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Qantas issues statement on glitch exposing personal travel details of Frequent Flyers

Qantas is investigating an app malfunction that leaked users’ travel details, raising data privacy concerns and prompting warnings about potential scams on social media.

Qantas, Australia’s largest airline, is currently investigating a suspected issue within its mobile application which caused a significant privacy breach, exposing the personal travel information of its frequent flyers. The malfunction, identified on Wednesday morning, became publicly known and caused a swift reaction both from the company and users on social media.

The airline has confirmed that the root of the issue might be linked to recent technological updates rather than a cybersecurity attack. The mishap allowed some users of the Qantas mobile app to view other customers’ sensitive information, including names, upcoming flight details, and frequent flyer points balance, among others.

In response to this issue, Qantas issued a statement advising customers to re-login to their frequent flyer accounts after logging out to ensure their information is secure. Further, they moved quickly to rectify the fault and reassured the public that the breach was contained within the app itself, with no other personal or financial information compromised.

However, concerns were immediately raised about the potential misuse of this exposed data. A Qantas spokesman highlighted the risk associated with social media platforms where fake accounts impersonating Qantas appeared shortly after the breach was made public. These platforms, which include mainstream networks like Facebook and Instagram, often become hotspots for scammers looking to exploit such situations by tricking users into divulging sensitive information.

Compounding the privacy issues were matters of security, as the app breach also made it possible for people to see others’ boarding passes. Nevertheless, Qantas has confirmed that there have been no attempts to travel under someone else’s boarding pass.

Dr Muhammed Esgin from the Monash University’s Faculty of Information Technology addressed the gravity of the situation. He emphasised that mobile apps typically need strong authentication measures to ensure that data is accessed only by the rightful owner. The failure in the Qantas app highlights the need for stringent controls and proper authorisation protocols to prevent similar episodes.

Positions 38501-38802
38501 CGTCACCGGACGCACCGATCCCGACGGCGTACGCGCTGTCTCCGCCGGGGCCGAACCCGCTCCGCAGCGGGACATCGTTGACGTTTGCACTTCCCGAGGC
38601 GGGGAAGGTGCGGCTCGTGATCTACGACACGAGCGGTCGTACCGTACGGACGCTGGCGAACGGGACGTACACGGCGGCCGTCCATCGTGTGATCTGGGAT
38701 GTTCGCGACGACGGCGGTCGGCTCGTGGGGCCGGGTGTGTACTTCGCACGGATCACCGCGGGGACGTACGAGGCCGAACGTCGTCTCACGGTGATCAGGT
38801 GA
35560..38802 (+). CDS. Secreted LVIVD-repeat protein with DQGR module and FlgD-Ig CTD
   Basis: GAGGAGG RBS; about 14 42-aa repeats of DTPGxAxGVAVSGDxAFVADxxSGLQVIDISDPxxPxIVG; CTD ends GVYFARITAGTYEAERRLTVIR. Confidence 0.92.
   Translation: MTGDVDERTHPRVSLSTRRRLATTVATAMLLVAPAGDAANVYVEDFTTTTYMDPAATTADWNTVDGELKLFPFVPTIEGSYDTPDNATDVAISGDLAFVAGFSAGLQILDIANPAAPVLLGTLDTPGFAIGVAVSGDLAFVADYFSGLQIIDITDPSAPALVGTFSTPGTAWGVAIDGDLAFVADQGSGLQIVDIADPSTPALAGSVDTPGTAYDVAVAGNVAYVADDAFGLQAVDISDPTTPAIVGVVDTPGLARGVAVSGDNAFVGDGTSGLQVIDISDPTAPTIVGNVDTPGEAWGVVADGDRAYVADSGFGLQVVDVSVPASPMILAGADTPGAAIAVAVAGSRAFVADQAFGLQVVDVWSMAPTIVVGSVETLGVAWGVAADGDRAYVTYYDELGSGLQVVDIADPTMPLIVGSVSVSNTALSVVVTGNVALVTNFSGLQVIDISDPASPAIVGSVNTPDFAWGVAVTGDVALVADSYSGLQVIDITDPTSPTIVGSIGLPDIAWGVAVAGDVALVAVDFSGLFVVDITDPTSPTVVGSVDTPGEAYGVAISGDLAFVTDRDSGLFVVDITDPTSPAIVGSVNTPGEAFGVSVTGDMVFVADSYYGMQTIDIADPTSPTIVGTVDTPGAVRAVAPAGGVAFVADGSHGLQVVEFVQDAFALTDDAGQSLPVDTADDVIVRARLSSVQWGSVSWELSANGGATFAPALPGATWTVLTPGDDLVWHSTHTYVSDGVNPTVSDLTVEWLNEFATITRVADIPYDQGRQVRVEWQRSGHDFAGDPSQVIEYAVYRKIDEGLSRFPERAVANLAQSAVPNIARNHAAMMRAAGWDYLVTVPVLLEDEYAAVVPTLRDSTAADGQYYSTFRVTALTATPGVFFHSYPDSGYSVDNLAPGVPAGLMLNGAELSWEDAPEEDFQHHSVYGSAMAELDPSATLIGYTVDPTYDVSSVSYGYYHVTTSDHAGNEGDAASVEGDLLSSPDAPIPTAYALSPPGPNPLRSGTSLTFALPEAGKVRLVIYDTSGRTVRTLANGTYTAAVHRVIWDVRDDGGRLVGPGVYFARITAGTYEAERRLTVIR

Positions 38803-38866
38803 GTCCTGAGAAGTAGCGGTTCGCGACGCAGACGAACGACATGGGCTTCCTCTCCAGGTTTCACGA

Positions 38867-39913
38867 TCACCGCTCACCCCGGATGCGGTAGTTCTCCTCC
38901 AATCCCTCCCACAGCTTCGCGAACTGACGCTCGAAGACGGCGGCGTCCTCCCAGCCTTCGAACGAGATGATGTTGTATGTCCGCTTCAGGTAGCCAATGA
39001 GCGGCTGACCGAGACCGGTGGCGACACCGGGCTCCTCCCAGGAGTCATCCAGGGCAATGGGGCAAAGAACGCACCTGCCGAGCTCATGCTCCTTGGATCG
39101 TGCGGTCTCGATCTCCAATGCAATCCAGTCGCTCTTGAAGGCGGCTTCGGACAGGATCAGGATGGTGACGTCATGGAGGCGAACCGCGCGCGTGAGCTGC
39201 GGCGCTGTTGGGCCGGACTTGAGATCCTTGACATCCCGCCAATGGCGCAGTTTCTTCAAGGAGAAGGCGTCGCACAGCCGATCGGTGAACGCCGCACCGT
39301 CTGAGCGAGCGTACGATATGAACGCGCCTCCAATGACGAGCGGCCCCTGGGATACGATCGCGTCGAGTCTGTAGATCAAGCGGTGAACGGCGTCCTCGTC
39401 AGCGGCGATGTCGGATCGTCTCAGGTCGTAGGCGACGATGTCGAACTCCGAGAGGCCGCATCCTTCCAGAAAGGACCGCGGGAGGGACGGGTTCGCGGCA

Dr Esgin says, “Many companies store customer information in a database and mobile applications need to first authenticate a customer to make sure that it is really the right person being granted access. Then typically the app is allowed to retrieve information from the database about that particular user only and not others, unless permission is granted. The issue seems to be that somehow the app is retrieving private information about other users.

“To prevent such issues, there needs to be proper authentication, authorisation and access control in place. That means we need to make sure that it is really the right person, accessing the right information and nothing beyond what is permitted.

“Unfortunately, these kinds of personal information exposure can be exploited by cybercriminals. It is difficult to measure the extent of the exploitation at this point as we may not be able to fully understand how much sensitive information has been exposed. However, a common strategy of cybercriminals is to use such sensitive information and situations like this to scam users, for example by pretending to be calling/texting/emailing from Qantas or using the sensitive information leaked to present a more convincing scenario to their victims.

“We certainly need better training around cybersecurity and its best practices. The software systems we rely on today are quite complex and minor changes may lead to significant issues. Therefore, we need cybersecurity trained people implementing changes carefully whenever needed under stringent protocols to ensure that inadvertent privacy breaches do not arise.”

As the investigation continues, Qantas has made an official apology to all affected passengers, underlining that the issue has been resolved and asserting their commitment to data privacy and the security of their systems.

Despite assurances, this incident serves as a stark reminder of the risks associated with digital data and the continuous need for vigilance in protecting personal information in the digital age. Cybersecurity practitioners, like Dr Esgin, advocate for enhanced training and better implementation of technological changes to mitigate these risks effectively.

Read the full Qantas statements here.

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